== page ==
Whoa! Did you guys see the mods locked down the 'Monroe Taboo' thread...Before the Cafe, I never found myself arguing for or having to defend Big Mon. I never thought there were folks that down on the guy. Like I said in one of my posts, you don't have to like the guy but at least show him a measure of respect.

  11. Mike Bunting
    Those damn Thile lovers! I really didn't see that much wrong with the debate, I didn't think anyone got particularly personal or anything.
  12. Mike Bunting
    I see there's one more member, hi there, High lonesome. Good moniker
  13. Billy1
    Yeah, can you believe that someone said Thile is the most influential mandolin player in the world today? That's ridiculous!
  14. Marty Henrickson
    Marty Henrickson
    Hello all, I'm another pup at "only" 38 years of age. I have only been seriously listening to Monroe's music for a couple of years, but I firmly believe - heck, I know - that almost everything else I listen to has been influenced to some degree by bluegrass.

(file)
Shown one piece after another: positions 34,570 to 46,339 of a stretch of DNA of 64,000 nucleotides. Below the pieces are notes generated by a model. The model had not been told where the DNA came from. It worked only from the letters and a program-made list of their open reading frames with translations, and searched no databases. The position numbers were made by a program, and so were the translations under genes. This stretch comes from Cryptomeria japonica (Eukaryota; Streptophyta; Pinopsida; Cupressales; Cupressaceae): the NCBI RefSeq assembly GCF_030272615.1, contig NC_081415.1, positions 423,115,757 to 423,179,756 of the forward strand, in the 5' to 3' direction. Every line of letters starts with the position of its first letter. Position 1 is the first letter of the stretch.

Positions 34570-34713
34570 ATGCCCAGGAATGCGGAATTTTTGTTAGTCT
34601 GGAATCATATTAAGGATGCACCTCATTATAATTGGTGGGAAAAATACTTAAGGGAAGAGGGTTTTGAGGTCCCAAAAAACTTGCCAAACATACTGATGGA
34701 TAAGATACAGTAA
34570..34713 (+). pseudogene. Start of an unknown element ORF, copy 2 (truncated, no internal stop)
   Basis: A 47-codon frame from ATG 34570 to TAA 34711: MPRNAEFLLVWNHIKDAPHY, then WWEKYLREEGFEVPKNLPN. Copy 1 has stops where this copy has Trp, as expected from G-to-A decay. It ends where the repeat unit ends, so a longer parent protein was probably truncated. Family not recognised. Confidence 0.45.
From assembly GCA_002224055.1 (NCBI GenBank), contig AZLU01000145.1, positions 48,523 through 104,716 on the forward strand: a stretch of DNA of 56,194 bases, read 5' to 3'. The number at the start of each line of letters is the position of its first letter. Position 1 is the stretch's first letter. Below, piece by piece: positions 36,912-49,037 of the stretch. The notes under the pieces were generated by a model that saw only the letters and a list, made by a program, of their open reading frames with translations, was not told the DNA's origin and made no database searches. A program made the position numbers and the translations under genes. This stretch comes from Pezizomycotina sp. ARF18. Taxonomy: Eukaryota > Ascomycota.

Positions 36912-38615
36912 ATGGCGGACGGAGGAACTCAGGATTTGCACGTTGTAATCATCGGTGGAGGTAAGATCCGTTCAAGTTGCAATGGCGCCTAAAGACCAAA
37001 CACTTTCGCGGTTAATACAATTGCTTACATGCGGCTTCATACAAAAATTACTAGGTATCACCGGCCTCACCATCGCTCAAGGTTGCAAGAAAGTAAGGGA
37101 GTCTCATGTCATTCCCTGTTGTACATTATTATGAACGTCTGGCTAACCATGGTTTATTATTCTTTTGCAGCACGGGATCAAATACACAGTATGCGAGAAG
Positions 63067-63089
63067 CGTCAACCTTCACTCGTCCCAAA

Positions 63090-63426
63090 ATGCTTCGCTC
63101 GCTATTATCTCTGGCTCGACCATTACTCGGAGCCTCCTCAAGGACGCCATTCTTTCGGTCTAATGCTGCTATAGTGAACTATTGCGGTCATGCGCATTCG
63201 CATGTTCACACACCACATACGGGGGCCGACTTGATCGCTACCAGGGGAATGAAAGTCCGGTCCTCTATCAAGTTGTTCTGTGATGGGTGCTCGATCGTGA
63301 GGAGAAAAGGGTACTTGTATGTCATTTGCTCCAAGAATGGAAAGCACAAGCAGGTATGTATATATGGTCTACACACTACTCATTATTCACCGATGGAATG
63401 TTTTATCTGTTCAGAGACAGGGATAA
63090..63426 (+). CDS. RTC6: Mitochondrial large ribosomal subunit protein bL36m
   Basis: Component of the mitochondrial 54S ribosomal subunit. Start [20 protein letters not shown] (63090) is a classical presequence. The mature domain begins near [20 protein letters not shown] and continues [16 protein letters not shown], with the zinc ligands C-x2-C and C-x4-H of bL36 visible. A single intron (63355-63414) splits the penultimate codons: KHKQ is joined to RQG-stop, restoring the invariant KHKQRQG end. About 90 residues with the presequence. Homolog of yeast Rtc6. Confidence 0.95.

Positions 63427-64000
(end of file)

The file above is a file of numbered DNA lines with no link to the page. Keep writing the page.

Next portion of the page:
I'll go ahead and admit that I actually own 1 nickel creek CD and one Thile solo CD, but the NC CD has mostly sat in its case, and the track I listen to most on "How to Grow a Woman...", is "Brakeman's Blues". Meanwhile, my mp3 player, thumb drive, CD case, PC hard drive, are all full of Bill Monroe and his disciples. Actually, I was just listening to "My Last Days On Earth" a few minutes ago and asking myself "How can ANYONE listen to that and not hear the emotion?"

    I look forward to learning even more about Bill Monroe and discussing the music and the instrument we all love.
  15. Mike Bunting
    I think I own Thile's 1st or 2nd CD, Leading Off it's called. He was about 14 or so. Technically he's a very good player. but not my cup o'tea. On the other hand, I own all Monroe's output that is commercially available as far as I know, that's my cuppa coffee! Some stuff has been released in many forms. I've got all the Bear Family material, all the Decca stuff on vinyl and live tapes that various folks have hooked me up with. Personally I don't give a hoot if anyone doesn't like Mon, I know what I like, and I don't think he needs defending, his work stands on its own.
    Wecome, Shaun, glad you hooked up with the group, always enjoy your posts. Are you going to the Monroe camp, you've been before I think. I was there last year and am headed down again this year.
    Billy, I like your up close and personal experiences with the Mon, not to mention that you could be wearing his underwear if any were in that suitcase!